The Frankenstein’s monsters of the plant world, resurrection plants, are capable of surviving desiccation giving them a unique imperviousness to droughts. As worries regarding climate change mount, scientists are looking into ways to bolster crops against detrimental shifts in weather while continuing to produce satisfactory yields.
“Over coming decades, climate change models suggest that droughts and other unpredictable weather patterns will appear more frequently,” write Queensland Univ. of Technology researchers in PLOS Genetics. “Numerous studies have shown that stress tolerance is genetically encoded. Naturally tolerant species therefore represent an ideal starting point for the search for stress tolerance.”
Researchers are looking into how a grass plant—related to rice, sorghum and maize—manipulates its sugar metabolism to overcome drought conditions.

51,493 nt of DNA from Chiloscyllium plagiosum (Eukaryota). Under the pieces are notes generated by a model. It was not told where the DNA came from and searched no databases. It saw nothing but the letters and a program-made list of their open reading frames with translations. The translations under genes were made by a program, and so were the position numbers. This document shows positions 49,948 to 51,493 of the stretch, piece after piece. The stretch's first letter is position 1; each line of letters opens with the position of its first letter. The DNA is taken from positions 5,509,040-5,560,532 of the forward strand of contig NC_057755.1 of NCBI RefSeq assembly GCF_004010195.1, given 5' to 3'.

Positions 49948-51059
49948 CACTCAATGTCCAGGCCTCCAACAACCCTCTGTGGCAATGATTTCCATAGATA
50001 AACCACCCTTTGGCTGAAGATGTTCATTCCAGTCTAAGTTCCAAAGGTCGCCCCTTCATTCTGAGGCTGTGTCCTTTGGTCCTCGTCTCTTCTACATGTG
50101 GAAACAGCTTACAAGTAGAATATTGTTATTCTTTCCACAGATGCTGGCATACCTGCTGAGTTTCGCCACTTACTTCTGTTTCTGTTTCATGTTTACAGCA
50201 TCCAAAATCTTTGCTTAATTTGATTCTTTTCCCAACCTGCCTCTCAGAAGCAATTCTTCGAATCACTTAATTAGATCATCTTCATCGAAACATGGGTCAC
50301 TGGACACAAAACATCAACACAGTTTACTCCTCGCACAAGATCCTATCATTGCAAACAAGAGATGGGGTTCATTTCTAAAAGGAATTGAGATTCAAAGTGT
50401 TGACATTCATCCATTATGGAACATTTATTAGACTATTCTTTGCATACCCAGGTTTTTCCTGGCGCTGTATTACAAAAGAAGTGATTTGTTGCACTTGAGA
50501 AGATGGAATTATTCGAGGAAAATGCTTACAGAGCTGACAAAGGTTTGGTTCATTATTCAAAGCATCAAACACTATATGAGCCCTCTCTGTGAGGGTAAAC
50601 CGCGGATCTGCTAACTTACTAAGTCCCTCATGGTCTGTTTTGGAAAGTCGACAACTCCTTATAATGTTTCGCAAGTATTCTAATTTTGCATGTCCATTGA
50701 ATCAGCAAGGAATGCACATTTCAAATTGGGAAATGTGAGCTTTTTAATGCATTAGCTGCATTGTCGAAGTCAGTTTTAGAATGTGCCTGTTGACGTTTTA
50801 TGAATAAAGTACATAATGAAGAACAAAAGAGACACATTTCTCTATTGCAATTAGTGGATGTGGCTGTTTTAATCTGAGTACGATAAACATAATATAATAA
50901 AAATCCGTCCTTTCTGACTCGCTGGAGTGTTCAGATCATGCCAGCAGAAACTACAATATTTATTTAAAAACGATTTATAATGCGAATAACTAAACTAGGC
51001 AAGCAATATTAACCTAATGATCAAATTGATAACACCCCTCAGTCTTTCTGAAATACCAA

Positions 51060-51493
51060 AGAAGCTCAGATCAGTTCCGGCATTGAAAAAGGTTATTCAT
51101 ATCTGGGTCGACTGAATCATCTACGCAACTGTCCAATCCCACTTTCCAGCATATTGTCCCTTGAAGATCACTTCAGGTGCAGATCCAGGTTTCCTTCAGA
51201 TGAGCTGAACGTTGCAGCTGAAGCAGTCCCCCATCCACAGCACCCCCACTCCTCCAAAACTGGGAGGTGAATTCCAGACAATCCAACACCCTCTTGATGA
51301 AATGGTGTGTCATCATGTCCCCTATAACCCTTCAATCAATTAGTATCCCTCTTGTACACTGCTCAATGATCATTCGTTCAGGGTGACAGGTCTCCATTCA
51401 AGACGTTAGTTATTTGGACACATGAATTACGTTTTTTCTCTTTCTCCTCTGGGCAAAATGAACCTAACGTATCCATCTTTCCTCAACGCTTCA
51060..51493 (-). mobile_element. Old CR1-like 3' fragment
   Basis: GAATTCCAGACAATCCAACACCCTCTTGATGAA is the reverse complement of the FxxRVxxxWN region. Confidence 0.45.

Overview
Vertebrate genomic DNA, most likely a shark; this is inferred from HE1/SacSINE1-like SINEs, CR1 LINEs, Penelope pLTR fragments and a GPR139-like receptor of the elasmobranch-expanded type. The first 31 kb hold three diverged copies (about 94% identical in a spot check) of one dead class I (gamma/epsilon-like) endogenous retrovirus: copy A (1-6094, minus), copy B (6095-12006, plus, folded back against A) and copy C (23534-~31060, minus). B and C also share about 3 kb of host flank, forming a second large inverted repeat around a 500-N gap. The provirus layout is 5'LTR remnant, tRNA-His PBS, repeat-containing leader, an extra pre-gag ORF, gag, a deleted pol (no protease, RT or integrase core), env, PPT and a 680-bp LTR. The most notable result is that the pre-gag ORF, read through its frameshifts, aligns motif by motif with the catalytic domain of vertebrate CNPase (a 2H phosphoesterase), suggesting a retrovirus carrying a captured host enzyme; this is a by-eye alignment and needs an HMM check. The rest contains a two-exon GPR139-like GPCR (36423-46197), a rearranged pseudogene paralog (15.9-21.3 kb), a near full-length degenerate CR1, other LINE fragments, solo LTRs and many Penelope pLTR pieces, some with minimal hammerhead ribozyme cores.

Tripogon loliiformis is a member of the Poaceae family, and is native to Australia and New Guinea. It grows in both rocky outcrops and nutrient poor soils, and has survived snap-freezing with liquid nitrogen and heating for short periods of time. According to the university, previous research proved the plant can survive losing up to 95% of its relative water content. Its preexisting tissues spring back to life when water is reintroduced.
“T. loliiformis survives extreme environmental stress by implementing autophagy to prevent programmed cell death,” the researchers write. When under drought conditions, the grass accumulates trehalose, a non-reducing sugar, which activates the autophagy process. According to the university, autography is “a process which allows the orderly degradation and recycling of plant cells.”
“Once induced, autophagy promotes desiccation tolerance…by removal of cellular toxins to suppress programmed cell death and the recycling of nutrients to delay the onset of senescence,” the researchers write.
According to Prof. Sagadevan Mundree, prolonged stress can result in excessive autophagy and death.
The researchers believe the autophagy mechanisms employed by T. loliiformis may aid in the development of stress tolerant crops.